Head of FX Strategy
Summary: The USD strength was nipped in the bud yesterday by a surprisingly weak September ISM manufacturing survey that came in well south of 50. But we need signs of a weaker services and consumption sector and labour market before drawing any strong conclusions in the near term on the US dollar, which may only weaken against safe havens if global sentiment deteriorates.
Yesterday’s September ISM Manufacturing survey release of 47.8 vs. 50.0 expected triggered a run on fresh USD longs just as the big US dollar was poised near and beyond breakout levels in the likes of USDJPY and USDCHF. US treasury markets saw whiplash-inducing rally just after a local sell-off inspired by Japanese government bond market volatility. The Employment sub-component of the survey was a very weak 46.3 – worst since early 2016. The case for USD weakness is less clear-cut against risky currencies if the US recession is arriving sooner rather than later – note how heavily AUDUSD continues to trade and that EM put in a weak session yesterday in line with generally weak sentiment.
Indeed, global manufacturing PMI’s were generally negative this week save for a modest positive surprise in China at the outset of the week and minor distractions like Canada, where yesterday’s PMI remained bounced to 51.0 after four of the prior five months were (just) below 50. The US Markit survey, meanwhile, rebounded slightly to 51.0. The markets were clearly caught the wrong way around on the US dollar yesterday, but it will take corroborating data from the US services sector and labour market this week to cement this reaction as the services sector is several multiples of the manufacturing sector in driving growth. Today’s ADP employment change is the first test on that front, but the Friday payrolls data is the decided, especially if there is a pattern of weak surprises established by a weak ISM non-manufacturing survey tomorrow (the August ISM non-manufacturing survey data point bounced to a quite strong 56.7 and consensus for tomorrow is for a reading of 55.2)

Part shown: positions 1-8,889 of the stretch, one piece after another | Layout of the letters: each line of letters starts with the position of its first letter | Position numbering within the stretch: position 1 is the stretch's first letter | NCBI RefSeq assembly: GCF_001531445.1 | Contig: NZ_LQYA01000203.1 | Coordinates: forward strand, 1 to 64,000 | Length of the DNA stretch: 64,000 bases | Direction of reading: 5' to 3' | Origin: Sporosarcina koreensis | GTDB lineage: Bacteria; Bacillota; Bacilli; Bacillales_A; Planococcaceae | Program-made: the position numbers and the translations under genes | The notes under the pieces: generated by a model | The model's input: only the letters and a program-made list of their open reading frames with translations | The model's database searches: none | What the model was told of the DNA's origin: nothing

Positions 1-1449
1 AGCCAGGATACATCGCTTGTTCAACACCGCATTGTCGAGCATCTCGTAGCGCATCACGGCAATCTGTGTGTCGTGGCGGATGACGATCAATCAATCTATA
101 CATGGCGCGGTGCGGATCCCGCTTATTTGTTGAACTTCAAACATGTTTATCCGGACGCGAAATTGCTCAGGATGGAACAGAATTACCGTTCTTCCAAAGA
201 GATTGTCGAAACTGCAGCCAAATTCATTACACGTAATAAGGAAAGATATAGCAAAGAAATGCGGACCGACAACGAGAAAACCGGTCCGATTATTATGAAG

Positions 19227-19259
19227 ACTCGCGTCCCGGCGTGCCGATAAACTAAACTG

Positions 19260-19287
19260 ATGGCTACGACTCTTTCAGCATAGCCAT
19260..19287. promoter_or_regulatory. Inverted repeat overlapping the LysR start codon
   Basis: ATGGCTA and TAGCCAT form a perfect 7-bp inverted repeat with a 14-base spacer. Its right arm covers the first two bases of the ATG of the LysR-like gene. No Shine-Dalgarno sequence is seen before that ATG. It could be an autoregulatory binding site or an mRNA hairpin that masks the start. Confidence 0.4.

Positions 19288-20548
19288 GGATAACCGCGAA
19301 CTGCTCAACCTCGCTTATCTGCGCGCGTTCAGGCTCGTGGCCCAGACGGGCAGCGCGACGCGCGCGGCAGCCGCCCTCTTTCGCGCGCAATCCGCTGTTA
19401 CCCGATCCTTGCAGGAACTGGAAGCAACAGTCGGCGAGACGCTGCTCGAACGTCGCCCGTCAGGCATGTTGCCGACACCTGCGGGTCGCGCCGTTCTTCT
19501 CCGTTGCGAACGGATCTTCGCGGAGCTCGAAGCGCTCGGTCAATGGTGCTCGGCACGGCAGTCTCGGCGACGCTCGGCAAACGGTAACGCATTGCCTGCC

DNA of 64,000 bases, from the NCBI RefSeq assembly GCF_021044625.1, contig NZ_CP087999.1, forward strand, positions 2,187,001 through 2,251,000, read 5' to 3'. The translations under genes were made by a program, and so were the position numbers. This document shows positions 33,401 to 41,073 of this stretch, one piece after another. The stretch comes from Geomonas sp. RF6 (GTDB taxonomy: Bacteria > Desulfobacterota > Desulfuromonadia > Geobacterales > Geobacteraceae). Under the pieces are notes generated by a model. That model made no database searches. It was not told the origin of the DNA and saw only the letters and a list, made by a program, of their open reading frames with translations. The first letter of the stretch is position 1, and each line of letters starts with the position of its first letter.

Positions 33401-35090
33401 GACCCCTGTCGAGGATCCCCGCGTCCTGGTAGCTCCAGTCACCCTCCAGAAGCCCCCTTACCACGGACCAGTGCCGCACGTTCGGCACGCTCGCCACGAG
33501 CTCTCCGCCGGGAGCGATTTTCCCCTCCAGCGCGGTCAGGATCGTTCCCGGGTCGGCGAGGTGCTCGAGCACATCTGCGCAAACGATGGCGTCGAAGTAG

Volatility risk for sterling later today as Boris Johnson will be out speaking to close the Conservative party conference, declaring his intended position on Brexit. That plan has been made public and has already been criticised by Ireland’s foreign minister. Among other points, it would eliminate the Irish backstop and place all of the UK in a separate customs union with special, temporary rules for Northern Ireland to last four years to deal with the Irish border issue. The negotiation deadline would be October 11, after which the threat is a no-deal if the EU doesn’t agree, notwithstanding the UK parliament’s law seeking to avoid a no Deal Brexit – in other words triggering some sort of constitutional crisis if Johnson moves forward with this plan and the EU rejects.
USDJPY was one of the centres of volatility around the US ISM Manufacturing data release yesterday, and the pair is classically exceptionally sensitive to US data releases, especially those that set the US treasury market in motion as yesterday’s ISM release did. Through the end of the week we should have a sense of whether the market believes there is mounting evidence of a US recession coming sooner rather than later – and that the Fed response to said recession in imminent. A close for the week clear of 108.50 points the needle higher, while clearly weak US data and perhaps new lows in long US yields, together with a close south of 107.00 sets the path back lower toward 105.00 and likely beyond if the Fed response proves sufficiently robust from here.